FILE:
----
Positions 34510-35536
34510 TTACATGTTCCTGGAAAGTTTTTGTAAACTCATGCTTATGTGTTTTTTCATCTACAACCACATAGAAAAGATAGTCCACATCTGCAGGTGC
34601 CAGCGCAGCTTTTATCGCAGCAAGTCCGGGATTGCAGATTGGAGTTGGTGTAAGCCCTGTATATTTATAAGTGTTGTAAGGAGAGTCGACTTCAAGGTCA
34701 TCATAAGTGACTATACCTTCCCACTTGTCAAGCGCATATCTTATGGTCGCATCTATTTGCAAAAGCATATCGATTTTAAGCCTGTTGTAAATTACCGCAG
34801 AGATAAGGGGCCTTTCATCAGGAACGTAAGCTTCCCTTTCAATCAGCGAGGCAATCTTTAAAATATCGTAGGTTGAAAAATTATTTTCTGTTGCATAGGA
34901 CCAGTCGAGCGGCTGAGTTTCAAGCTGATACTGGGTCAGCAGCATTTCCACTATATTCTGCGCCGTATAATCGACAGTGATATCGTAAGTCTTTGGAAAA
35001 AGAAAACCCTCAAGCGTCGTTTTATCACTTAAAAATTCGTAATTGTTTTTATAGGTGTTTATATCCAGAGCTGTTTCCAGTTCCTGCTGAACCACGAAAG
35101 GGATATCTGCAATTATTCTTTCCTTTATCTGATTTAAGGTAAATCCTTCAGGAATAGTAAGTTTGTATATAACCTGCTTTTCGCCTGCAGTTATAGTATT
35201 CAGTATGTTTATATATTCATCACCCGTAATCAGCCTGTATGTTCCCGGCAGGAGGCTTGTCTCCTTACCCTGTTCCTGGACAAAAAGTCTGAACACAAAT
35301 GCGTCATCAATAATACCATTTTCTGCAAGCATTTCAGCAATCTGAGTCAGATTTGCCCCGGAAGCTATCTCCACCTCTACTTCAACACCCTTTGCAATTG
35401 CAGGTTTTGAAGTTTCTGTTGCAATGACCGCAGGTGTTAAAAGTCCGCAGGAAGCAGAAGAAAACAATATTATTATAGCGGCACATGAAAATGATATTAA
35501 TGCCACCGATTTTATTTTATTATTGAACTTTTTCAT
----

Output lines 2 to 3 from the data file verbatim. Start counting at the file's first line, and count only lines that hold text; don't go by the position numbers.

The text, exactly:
34510 TTACATGTTCCTGGAAAGTTTTTGTAAACTCATGCTTATGTGTTTTTTCATCTACAACCACATAGAAAAGATAGTCCACATCTGCAGGTGC
34601 CAGCGCAGCTTTTATCGCAGCAAGTCCGGGATTGCAGATTGGAGTTGGTGTAAGCCCTGTATATTTATAAGTGTTGTAAGGAGAGTCGACTTCAAGGTCA